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J Mol Evol. 1998 Nov;47(5):531-43.

Identification of the first fungal annexin: analysis of annexin gene duplications and implications for eukaryotic evolution.

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Department of Biology, University of New Mexico, Albuquerque, NM 87131, USA.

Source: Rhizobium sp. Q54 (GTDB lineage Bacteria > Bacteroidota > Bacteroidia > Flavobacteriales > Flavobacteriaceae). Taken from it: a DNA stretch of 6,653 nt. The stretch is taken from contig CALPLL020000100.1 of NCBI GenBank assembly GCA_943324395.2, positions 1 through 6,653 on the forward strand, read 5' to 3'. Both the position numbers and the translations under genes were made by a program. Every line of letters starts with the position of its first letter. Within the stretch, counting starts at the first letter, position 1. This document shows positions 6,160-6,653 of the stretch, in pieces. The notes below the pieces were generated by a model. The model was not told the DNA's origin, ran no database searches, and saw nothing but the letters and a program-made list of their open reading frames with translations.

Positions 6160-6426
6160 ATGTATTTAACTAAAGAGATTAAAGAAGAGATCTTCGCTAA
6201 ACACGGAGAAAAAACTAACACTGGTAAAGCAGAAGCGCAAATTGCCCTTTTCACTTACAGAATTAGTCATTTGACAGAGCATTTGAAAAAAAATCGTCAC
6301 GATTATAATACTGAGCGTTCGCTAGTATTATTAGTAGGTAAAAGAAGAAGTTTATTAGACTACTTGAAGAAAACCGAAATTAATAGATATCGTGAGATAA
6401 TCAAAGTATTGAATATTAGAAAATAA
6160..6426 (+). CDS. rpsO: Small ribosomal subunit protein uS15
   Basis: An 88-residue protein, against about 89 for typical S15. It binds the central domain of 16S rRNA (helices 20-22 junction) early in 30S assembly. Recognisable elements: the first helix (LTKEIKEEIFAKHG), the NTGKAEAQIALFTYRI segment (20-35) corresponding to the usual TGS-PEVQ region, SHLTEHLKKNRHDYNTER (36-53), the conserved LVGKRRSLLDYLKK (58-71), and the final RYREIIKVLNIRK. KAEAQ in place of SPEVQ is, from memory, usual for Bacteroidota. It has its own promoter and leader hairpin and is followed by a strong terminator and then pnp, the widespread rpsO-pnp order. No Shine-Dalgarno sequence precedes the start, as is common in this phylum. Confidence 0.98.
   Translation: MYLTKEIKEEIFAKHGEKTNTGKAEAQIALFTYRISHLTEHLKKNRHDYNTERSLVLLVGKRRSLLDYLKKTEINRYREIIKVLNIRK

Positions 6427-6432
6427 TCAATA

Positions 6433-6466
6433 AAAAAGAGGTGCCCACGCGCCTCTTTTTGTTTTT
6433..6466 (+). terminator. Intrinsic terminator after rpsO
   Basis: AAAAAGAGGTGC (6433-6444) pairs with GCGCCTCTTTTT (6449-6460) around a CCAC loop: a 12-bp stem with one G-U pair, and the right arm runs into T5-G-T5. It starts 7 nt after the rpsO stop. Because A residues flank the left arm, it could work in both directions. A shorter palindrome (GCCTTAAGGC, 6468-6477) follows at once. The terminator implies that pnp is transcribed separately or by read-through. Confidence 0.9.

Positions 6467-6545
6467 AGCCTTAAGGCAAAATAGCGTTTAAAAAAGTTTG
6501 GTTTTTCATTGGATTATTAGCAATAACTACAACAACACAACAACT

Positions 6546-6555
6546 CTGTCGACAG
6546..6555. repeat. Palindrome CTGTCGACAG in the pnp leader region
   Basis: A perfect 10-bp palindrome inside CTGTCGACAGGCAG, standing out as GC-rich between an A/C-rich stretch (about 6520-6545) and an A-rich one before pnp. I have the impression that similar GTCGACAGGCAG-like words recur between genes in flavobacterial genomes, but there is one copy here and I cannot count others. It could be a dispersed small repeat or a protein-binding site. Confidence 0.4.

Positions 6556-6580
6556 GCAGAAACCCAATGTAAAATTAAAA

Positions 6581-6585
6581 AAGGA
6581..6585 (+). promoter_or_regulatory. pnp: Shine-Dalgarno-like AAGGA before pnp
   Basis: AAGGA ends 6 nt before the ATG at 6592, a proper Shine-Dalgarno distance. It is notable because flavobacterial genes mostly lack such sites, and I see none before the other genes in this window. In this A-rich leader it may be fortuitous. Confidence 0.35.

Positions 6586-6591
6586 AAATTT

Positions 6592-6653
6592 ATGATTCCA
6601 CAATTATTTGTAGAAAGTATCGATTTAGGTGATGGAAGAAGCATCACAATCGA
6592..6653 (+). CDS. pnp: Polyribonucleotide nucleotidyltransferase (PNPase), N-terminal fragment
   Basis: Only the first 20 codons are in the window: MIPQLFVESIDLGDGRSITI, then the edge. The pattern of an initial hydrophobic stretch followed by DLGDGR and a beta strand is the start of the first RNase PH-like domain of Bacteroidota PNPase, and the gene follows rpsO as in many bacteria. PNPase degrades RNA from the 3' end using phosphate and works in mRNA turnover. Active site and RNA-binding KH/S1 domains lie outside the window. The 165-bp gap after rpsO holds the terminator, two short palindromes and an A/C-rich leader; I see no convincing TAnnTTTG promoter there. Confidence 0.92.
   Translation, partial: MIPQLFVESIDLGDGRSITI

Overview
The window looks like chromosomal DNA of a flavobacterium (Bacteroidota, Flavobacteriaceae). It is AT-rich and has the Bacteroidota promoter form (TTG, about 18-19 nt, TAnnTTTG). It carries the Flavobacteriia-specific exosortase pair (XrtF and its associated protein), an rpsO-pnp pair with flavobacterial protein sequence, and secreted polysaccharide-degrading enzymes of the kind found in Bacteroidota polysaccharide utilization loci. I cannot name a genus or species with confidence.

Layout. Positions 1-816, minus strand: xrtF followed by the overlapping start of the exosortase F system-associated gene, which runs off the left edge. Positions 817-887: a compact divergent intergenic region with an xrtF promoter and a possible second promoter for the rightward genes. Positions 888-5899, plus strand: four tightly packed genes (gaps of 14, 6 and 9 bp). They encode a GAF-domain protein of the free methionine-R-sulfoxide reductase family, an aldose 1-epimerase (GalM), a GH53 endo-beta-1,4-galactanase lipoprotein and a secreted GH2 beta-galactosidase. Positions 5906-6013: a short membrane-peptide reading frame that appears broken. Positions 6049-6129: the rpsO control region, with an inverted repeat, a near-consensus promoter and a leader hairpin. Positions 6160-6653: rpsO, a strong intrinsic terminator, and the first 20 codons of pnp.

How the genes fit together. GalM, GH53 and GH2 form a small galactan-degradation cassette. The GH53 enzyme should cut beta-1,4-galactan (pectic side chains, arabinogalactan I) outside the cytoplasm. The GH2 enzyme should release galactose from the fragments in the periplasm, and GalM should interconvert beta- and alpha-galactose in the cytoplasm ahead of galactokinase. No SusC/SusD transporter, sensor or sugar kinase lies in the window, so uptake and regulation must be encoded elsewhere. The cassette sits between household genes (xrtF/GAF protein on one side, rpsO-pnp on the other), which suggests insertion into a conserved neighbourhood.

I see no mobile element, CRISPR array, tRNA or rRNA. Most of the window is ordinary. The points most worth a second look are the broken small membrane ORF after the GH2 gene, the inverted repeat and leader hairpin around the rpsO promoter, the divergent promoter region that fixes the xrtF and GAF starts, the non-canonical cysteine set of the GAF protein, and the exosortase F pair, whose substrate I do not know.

Annexin homologues have been found in animals, plants, and distinct protist lineages. We report the identification of the first fungal annexin, encoded by the anx14 gene of the filamentous ascomycete Neurospora crassa. Annexins have a complex evolutionary history and exhibit a large number of gene duplications and gene losses in various taxa, including the complete loss of annexin sequences from another ascomycete, the budding yeast Saccharomyces cerevisiae. Surprisingly, the N. crassa annexin homologue is most closely related to the annexin homologue of the slime mold Dictyostelium discoideum, suggesting a phylogenetic link between cellular slime molds and true fungi. Both of these annexin homologues are closely related to the family of annexin homologues present in animals, an observation consistent with the existence of the animal-fungal clade. These data further suggest that the gene duplications that generated the family of annexin sequences present in animals, fungi, and slime molds began prior to the divergence of these taxa.

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